Symptomatic and antiamoebic (polyhexamethylene biguanide 0.02% ophthalmic solution) treatments were instituted. Over the following 6 weeks, the cat lost vision in the affected eye and lesions progressed to nonulcerative stromal keratitis associated with a dense paracentral corneal stroma ring infiltrate and anterior lens luxation. The globe was enucleated, and lymphoplasmacytic sclerokeratitis, anterior uveitis, and retinal detachment were noted. Acanthamoeba organisms were detected within the corneal stroma and anterior sclera with histologic and immunohistochemical stains. The amoebae were classified to the Acanthamoeba T4 genotype by DNA sequencing. The cat had no medical problems attributed to Acanthamoeba infection over 36 months after enucleation, until the cat was lost to follow-up.
Naturally acquired Acanthamoeba sclerokeratitis is described in a cat for the first time. Acanthamoeba infection should be considered for cats with superficial corneal disease refractory to appropriate treatments and especially occurring after ocular trauma, including keratotomy.
Case Description—A 4-year-old Hanoverian gelding was evaluated because of a mobile worm-like structure in the right eye.
Clinical Findings—Ophthalmologic examination of the right eye revealed a white, thin, coiled, mobile parasite, which was presumed to be a nematode, located in the ventral portion of the anterior chamber of the eye; there also were vitreal strands located temporally and inferiorly near the margin of the pupil. Results of ophthalmologic examination of the left eye were unremarkable.
Treatment and Outcome—The horse was treated with a neomycin-polymyxin B-dexamethasone ophthalmic solution applied topically (1 drop, q 8 h) to the right eye and penicillin V potassium (22,000 U/kg [10,000 U/lb], IV, q 6 h). The horse was anesthetized. A stab incision was made in the cornea, and a viscoelastic agent was infused around the parasite. The parasite was extracted via the incision by use of an iris hook and tying forceps. The horse had an uncomplicated recovery from the procedure and retained vision in the right eye. Gross and microscopic examination was used to identify the parasite as an adult metastrongyloid nematode consistent with a fully developed male Parelaphostrongylus tenuis.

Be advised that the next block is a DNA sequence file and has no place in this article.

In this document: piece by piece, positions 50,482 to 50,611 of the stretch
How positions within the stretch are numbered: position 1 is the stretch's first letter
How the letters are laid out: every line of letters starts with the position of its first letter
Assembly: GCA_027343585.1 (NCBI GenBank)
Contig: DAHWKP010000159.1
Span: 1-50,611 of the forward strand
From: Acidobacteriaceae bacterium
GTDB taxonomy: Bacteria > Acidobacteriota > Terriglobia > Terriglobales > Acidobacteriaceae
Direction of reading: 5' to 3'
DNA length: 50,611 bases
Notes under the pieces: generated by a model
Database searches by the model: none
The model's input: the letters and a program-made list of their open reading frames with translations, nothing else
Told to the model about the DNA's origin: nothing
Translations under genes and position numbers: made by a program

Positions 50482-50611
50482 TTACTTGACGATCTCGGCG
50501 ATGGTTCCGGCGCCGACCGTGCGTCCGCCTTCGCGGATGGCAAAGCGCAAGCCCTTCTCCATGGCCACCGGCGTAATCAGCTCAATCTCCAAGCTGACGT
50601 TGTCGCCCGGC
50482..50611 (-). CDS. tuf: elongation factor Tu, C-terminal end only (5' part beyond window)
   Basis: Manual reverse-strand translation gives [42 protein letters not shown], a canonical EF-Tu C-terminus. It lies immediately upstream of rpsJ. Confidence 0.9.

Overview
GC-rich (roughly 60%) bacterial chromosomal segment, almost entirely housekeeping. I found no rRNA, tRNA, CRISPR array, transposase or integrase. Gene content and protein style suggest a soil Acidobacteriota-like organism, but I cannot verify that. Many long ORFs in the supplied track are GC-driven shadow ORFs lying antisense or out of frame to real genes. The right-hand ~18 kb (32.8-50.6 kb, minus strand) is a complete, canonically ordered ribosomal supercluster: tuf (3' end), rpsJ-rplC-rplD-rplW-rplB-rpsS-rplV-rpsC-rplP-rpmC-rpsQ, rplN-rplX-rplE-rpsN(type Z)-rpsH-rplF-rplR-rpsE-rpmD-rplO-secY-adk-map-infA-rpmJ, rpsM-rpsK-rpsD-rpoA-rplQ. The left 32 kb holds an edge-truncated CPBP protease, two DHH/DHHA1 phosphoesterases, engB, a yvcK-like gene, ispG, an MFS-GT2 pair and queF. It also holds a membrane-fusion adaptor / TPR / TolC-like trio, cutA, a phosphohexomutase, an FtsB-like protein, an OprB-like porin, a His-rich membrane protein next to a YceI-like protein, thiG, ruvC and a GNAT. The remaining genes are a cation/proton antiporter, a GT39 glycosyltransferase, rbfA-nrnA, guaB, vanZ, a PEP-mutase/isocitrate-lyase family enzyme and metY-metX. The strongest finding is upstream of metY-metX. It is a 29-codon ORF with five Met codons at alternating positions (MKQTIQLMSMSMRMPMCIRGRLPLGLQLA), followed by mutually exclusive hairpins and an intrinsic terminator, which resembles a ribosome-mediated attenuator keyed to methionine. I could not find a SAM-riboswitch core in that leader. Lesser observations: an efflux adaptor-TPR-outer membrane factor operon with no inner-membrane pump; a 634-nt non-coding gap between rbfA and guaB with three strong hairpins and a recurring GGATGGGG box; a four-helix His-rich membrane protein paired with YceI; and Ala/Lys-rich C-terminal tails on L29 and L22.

Clinical Relevance—To the authors' knowledge, this is the first report of intraocular parelaphostrongylosis in a horse. This report provided evidence that vision could be retained after treatment for intraocular P tenuis infection in a horse.
Objective—To describe the clinical, endoscopic, and serologic features of an outbreak of besnoitiosis in 2 donkey operations in northeastern Pennsylvania and to report the outcome of attempted treatment of 1 naturally infected individual.
Animals—29 donkeys (Equus asinus) in northeastern Pennsylvania.
Procedures—Donkeys were examined for lesions suggestive of besnoitiosis in an outbreak investigation. Information was collected regarding the history and signalment of animals on each premises. Rhinolaryngoscopy was performed to identify nasopharyngeal and laryngeal lesions. Serum samples were collected for immunofluorescent antibody testing and immunoblotting for Besnoitia spp. Skin biopsy samples were obtained from 8 animals with lesions suggestive of besnoitiosis for histologic examination. Quantitative real-time PCR assay for Besnoitia spp was performed on tissue samples from 5 animals.
Results—Besnoitiosis was confirmed in 6 of the 8 suspected cases. The most common lesion site was the nares, followed by the skin and sclera. Donkeys with clinical signs of disease had higher serum antibody titers and tested positive for a greater number of immunoblot bands than did donkeys without clinical signs of disease. All animals evaluated by PCR assay tested positive. Putative risk factors for disease included age and sex. Ponazuril was not effective at treating besnoitiosis in a naturally infected donkey.
Conclusions and Clinical Relevance—Knowledge of clinical and serologic features of besnoitiosis in donkeys will assist clinicians in the diagnosis and prevention of this disease in donkey populations. Besnoitiosis may be an emerging disease of donkeys in the United States.